WASHINGTON (8/19/13)--Construction of new U.S. homes increased in July--buoyed by a rebound in multifamily (apartment) projects that trumped a slowdown in single-family properties. However, the increase was still less than expected (The New York Times, Bloomberg.com and The Wall Street Journal Aug. 16).
Housing starts rose 5.9% last month to a seasonally adjusted rate of 896,000 units, following an 846,000-unit pace in June, the Commerce Department said Friday. Economists had predicted a 900,000 pace for July, according to a Reuters poll.
Also, permits for future home construction climbed 2.7% to a 943,000-unit pace, the department added. Economists had forecast a 945,000 unit pace, the Reuters poll indicated.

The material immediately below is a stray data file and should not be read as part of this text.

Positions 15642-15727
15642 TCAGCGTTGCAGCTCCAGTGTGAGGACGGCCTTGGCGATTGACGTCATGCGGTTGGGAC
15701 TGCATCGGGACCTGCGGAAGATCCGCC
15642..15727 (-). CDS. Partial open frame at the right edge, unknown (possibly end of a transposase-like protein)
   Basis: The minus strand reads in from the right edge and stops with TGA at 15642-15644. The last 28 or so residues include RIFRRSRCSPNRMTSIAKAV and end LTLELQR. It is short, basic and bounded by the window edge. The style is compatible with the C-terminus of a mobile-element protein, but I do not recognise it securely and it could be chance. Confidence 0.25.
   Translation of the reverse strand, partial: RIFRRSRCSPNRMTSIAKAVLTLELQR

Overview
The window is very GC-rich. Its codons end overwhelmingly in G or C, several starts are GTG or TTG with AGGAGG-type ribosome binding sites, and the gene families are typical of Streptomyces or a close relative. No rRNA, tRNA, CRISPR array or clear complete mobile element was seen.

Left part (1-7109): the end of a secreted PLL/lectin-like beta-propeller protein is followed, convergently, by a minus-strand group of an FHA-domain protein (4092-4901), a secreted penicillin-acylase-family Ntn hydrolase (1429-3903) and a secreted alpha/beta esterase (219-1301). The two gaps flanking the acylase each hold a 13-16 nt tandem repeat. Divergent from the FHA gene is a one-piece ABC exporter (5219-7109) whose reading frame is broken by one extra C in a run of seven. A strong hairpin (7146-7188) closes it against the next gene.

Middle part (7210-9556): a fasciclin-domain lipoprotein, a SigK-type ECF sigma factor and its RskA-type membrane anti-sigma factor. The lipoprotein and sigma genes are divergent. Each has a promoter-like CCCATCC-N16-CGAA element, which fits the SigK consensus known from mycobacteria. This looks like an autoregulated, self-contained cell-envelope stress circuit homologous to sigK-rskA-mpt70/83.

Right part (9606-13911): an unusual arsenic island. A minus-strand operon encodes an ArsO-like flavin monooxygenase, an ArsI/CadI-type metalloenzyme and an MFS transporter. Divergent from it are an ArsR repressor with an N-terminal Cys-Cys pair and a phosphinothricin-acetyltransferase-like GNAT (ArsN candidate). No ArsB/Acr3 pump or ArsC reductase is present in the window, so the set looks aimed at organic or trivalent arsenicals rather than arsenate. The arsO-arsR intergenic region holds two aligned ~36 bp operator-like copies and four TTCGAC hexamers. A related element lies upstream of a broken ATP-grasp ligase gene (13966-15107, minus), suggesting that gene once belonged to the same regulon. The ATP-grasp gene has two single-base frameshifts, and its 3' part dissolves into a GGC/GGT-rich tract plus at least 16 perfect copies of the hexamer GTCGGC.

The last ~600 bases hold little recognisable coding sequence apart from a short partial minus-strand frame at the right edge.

Although there still is a high level of housing affordability and it has not changed significantly historically, fundamentals are not as promising to new buyers as they were in the past few months, Michael Hanson, senior economist with Bank of America Merrill Lynch in New York, told the Times.
A recent increase in mortgage rates has thwarted some of the momentum in the housing recovery--and that was not unexpected, Hanson added.